Organizing municipal procurement of civil works and the perceived conditions for promoting innovation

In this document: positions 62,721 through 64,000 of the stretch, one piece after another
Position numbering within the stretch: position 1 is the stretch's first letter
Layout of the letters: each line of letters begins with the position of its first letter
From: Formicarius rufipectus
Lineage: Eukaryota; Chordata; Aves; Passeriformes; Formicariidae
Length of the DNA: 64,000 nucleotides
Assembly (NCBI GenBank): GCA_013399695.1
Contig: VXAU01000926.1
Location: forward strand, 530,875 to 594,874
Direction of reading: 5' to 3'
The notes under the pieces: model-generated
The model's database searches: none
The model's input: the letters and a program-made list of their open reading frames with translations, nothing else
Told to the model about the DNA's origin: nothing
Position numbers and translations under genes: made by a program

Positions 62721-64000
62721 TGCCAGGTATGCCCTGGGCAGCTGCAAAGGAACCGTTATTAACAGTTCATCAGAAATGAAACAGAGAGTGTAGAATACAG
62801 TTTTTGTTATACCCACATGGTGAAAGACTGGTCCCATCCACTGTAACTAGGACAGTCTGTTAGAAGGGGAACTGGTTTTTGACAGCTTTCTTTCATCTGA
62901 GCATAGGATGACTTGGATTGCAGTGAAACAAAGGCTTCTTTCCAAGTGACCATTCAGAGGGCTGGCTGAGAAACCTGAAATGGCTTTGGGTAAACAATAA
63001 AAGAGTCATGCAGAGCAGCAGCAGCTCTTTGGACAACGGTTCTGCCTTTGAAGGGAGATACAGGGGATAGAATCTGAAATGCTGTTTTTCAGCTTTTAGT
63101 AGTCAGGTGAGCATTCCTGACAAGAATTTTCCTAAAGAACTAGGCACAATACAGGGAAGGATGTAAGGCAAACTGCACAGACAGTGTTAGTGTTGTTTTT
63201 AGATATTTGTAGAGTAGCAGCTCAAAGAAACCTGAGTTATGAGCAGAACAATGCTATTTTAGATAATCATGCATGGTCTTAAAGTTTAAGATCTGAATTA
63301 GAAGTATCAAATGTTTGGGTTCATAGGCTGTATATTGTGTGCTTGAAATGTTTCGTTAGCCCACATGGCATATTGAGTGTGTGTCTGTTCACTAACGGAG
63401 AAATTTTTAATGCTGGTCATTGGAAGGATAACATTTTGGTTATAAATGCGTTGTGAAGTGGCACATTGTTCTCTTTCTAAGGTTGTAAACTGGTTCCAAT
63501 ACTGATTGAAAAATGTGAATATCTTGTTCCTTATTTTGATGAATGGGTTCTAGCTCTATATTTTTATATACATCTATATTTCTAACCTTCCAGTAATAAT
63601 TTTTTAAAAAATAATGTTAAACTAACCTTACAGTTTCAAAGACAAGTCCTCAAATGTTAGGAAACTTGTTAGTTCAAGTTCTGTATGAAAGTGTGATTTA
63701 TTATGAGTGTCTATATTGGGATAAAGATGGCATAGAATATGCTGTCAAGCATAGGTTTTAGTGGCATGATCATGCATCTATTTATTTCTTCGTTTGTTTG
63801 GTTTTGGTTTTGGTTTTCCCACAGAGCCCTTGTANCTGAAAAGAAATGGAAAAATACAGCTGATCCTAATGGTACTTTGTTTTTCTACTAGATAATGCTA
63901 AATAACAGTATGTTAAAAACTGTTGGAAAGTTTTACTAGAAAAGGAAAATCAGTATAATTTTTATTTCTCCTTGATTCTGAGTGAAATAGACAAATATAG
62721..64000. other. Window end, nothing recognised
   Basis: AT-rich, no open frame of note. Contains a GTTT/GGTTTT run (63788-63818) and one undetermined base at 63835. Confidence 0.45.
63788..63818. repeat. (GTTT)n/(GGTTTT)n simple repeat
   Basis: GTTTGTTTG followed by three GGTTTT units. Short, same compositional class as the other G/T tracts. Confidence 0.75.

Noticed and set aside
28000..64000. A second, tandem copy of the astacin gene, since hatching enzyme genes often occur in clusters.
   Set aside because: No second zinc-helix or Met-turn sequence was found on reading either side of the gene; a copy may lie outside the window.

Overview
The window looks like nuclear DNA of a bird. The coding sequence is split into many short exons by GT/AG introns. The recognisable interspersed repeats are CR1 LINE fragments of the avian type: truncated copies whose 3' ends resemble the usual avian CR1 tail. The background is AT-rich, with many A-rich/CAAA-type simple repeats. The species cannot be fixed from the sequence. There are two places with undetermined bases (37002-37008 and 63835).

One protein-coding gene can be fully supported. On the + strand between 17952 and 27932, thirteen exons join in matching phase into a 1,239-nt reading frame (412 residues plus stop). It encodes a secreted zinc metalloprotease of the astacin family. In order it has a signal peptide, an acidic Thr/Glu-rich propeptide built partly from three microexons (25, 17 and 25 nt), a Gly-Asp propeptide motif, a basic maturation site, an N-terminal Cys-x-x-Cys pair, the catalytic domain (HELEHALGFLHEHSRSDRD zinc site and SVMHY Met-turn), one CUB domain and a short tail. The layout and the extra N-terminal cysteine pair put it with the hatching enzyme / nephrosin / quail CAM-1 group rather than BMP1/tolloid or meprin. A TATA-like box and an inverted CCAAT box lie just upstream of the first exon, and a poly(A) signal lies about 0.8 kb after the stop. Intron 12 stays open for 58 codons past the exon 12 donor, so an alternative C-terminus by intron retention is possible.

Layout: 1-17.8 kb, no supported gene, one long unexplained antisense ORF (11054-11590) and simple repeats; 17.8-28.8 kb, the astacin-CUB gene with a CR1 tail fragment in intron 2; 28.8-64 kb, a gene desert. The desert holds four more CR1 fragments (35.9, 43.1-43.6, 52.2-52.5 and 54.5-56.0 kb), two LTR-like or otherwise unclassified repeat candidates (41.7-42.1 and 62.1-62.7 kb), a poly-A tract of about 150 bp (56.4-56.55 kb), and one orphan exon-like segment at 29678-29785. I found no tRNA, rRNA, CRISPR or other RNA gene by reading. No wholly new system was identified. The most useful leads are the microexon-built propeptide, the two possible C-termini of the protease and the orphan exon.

Abstract: Construction research brings attention to the persistent efficiency and productivity issues in the industry which often are related to a lack of innovation in the sector. To tackle these issues, considerable research has been focused on improved procurement practices, as it is seen that choosing the optimum procurement strategy can promote the development of innovative solutions, thereby resulting in improved efficiency and productivity in the sector. Moreover, research and numerous policy initiatives highlight that public clients play an important role in promoting innovation and improving the overall efficiency and productivity level in the sector through improved procurement practices. Still, this is an area in need of continued improvement since many public clients still frequently rely on traditional and rigid procurement practices which inhibit the potential for innovation to take place. Furthermore, promoting innovation in the procurement of civil works requires interprofessional collaboration between construction project managers and procurers, which can be difficult to achieve since research has shown that interprofessional tensions between these professional groups may occur. Considering the relevance and importance of the subject the research aims to study how technical functions and procurement functions are organized in the procurement of civil works and how project managers and procurers collaborate during the process. The study has also investigated the perceived conditions for promoting innovation in the procurement of civil works by project managers and procurers. The aim was achieved through a case study of four Swedish municipalities where the empirical data was gathered through semi-structured interviews with project managers and procurers in the municipalities. The findings showed that the studied municipalities largely lacked organizational resources conducive for innovation-oriented procurement of civil works. The findings suggested that the support and commitment for innovation within the civil engineering field was modest in the municipalities, however, there existed strong support for innovation in other areas such as within IT. Still, there exists a willingness among project managers to promote innovation and increase the efficiency in the civil works contract and the findings indicated that the project managers and procurers were better equipped for focusing on incremental innovations rather than radical innovations. Furthermore, opportunities for promoting innovations were discussed and identified. For example, setting higher and more project-specific environmental requirements in projects could improve the potential of increased efficiency and development of innovative solutions in the civil works.
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